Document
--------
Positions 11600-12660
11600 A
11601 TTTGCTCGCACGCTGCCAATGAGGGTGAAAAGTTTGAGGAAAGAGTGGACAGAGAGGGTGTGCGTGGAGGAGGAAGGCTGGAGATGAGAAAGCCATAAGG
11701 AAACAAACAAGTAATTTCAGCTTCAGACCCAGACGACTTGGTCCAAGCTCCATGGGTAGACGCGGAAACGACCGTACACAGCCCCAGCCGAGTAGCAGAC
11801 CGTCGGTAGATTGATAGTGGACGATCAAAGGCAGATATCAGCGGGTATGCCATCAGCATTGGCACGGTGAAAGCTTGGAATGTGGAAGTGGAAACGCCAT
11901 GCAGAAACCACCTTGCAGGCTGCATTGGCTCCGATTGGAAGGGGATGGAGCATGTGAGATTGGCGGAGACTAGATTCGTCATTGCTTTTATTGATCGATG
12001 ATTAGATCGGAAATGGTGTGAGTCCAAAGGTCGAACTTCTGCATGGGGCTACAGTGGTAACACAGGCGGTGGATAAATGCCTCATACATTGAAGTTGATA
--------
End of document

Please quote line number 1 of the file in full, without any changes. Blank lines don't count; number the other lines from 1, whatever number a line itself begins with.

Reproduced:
Positions 11600-12660